“31. We may summarize. The respondent No.1 has failed to prove that it was registered as a dealer with the Sales Tax Authorities in Delhi. It failed to prove having any godown at Delhi. As per the laws applicable to Sales Tax, unless respondent No.1 proved being a dealer registered at Delhi, it could not effect any sale of paper at Delhi without paying Central Sales Tax. It is obvious that respondent No.1 surreptitiously removed its goods from its mill at Saharanpur not under the cover of the invoices raised in favour of the appellant, for the reason these invoices show an intra-city sale and not an inter-city sale. The respondent No.1 has not led any evidence with respect to goods receipts pertaining to movement of goods from its mill at Saharanpur to Delhi and much less shown delivery by any transporter to the appellant. The aforesaid has been totally ignored by the learned Single Judge and therefrom it is apparent that the sales were fictitious i.e. appellant was shown as a name-lender. Respondent No.1 managed to cheat the revenue.”
9. Learned counsel for the appellant argued that the finding of the High Court is patently erroneous as the respondents have not denied that the appellant is a dealer in the State of Delhi which is evident from Para 10 of the written statement reproduced above. It was further pointed out that the respondents have not disputed the registration of the appellant in the written statement nor any issue was framed about the appellant being a registered dealer in Delhi. Therefore, the High Court had made out a new case for the respondents when such case was not even referred to in the written statement filed.
10. The appellant had filed a registration certificate as the reseller dealer in Delhi as Annexure P/12 along with an application to produce such certificate. The said certificate shows that the appellant was registered as a Dealer under Section 14 of the Delhi Sales Tax Act, 1975. The nature of business being Reselling of Paper and Boards only. There is a mention of godown in the registration certificate as well.
11. Learned counsel for the respondents supported the judgment of the learned Division Bench and relied upon judgment of this Court reported as Subhra Mukherjee and Another Bharat Coking Coal Ltd. and Others1 to contend that the onus of proof whether transactions were genuine and bonafide has to be discharged by the appellant. Learned counsel for the respondents also relied upon the judgment of this Court reported as Ishwar Dass Jain v. Sohan Lal2 to contend that the appellant has not produced account books but only extracts which are not admissible in evidence and hence suit was rightly dismissed by the High Court in appeal.
12. We have heard learned counsel for the parties and find that the Division Bench of the High Court has gravely erred in law in accepting the appeal of the respondents on wholly erroneous and untenable grounds. Each of the invoices produced bears the registration No. S.T. No. 36/102499/08/84 and also bears the stamp and signatures of the Managing Director/ Director of the respondents. Apart from such invoice, the appellant has proved the debit note which has also been stamped and signed by the Managing Director/ Director. The ST-1 Form also bears the stamp and signature of the Director of the respondents. Such ST-1 Form bears the invoice number and the date as well as the value of the goods. The witness of the respondent has admitted his signatures on the ST-1 Form, invoice and debit notes. The respondent company has only denied the signatures of its representative only on the Delivery Challan.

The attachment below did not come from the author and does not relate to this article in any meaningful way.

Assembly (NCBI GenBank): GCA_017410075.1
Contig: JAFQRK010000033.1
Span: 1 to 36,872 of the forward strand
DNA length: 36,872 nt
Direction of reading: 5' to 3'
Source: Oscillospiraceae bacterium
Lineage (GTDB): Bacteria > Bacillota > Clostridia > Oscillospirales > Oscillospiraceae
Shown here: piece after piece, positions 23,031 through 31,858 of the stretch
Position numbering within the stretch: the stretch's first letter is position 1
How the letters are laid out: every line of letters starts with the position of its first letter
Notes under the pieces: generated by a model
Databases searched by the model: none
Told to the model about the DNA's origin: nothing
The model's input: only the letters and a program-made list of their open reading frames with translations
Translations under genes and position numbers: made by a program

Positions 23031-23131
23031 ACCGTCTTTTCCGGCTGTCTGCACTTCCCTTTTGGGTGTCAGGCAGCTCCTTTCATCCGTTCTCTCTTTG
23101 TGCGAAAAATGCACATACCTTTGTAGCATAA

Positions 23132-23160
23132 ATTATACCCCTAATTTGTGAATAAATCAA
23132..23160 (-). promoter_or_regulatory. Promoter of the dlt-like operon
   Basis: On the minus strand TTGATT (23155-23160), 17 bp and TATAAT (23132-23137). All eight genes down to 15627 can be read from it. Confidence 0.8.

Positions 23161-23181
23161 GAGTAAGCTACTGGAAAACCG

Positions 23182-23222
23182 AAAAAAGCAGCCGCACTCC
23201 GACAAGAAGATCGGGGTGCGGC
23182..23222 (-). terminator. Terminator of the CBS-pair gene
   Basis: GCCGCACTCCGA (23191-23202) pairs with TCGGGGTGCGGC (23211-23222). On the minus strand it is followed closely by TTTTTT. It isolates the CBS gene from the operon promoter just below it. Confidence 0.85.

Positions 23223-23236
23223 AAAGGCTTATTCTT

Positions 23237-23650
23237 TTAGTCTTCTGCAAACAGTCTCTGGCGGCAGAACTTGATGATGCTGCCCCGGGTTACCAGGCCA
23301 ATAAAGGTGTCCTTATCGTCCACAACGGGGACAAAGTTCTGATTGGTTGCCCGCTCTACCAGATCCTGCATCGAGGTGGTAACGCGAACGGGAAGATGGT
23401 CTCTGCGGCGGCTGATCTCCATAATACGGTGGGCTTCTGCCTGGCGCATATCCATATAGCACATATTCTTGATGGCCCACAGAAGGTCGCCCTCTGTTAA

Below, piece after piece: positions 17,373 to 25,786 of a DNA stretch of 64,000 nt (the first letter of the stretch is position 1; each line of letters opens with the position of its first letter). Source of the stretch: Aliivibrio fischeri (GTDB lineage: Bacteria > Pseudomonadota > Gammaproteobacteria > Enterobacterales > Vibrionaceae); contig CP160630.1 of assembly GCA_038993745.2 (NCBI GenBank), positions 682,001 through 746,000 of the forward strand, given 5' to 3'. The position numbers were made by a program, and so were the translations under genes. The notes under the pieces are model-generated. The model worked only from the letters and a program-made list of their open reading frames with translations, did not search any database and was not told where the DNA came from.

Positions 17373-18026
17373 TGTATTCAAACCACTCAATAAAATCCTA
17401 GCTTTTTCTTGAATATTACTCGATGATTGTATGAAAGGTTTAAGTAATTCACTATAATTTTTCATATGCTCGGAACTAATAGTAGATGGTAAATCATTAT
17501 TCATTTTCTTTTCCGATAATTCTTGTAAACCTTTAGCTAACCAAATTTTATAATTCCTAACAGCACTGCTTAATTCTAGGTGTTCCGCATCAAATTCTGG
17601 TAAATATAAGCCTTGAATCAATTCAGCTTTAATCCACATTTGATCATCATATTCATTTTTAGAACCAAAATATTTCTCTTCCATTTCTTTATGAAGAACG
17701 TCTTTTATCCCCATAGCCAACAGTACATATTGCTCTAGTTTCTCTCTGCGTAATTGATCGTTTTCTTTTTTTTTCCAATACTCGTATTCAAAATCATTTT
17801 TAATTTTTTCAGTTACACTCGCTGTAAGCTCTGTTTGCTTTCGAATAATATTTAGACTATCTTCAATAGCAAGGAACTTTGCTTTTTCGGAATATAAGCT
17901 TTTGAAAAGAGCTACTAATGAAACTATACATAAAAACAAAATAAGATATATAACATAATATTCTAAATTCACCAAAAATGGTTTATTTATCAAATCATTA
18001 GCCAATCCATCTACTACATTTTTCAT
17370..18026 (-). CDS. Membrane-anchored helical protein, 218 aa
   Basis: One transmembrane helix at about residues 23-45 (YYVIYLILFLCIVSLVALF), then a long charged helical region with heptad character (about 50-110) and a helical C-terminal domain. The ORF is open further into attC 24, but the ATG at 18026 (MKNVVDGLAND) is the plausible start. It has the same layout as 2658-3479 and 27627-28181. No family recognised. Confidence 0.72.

13. The judgments referred to by the learned counsel for the respondents are not applicable in the present case. The respondents have alleged that the alleged bills have been raised on the basis of fictitious and fraudulent transactions. Since such stand was of the respondents, the onus of proof of such issue was on the respondents. Such issue necessarily implies that the raising of the invoices is not in dispute but it was alleged that such bills are fictitious and fraudulent. The onus of proof of issue no. 4, whether the defendant no.1 accepted the bills without actual delivery of goods to it is also upon the respondents as it is their stand that the bills were accepted without actual delivery of goods.
14. The reasoning of the Division Bench that the witness examined by the appellant was not in Delhi when the transactions took place is wholly irrelevant to determine whether the invoices, debit notes and ST-1 Form are proved or not. It is not a case of mere exhibition of documents. Such documents were proved by a witness as such documents were kept by the appellant in their ordinary course of business. All these documents are stamped and counter-signed by the representatives of the respondents. Such documents have come from the records of the appellant. It is not necessary for the witness to be signatory of such documents or such documents were executed in his presence. The documents were maintained in the regular course of business of the appellant. In fact there is no dispute about the maintenance and production of such documents. The witness of the respondent has admitted the execution of all the invoices, debit notes and ST-1 Form which bear their stamp and also the signatures of the authorized representative. Therefore, the reasoning given by the High Court is bereft of any merit.
15. The judgments referred to by the learned counsel for the respondents are not applicable to the facts of the present case at all. In Subhra Mukherjee, it was held that a person who attacks a transaction as sham, bogus and fictitious must prove the same. It is the respondent, who have alleged the transaction as fraudulent. In fact, in the aforesaid case, the transaction of sale was found to be bogus and appeal of the alleged purchasers was dismissed. Thus, the onus of proof was on the respondents but the respondents have failed to discharge the same.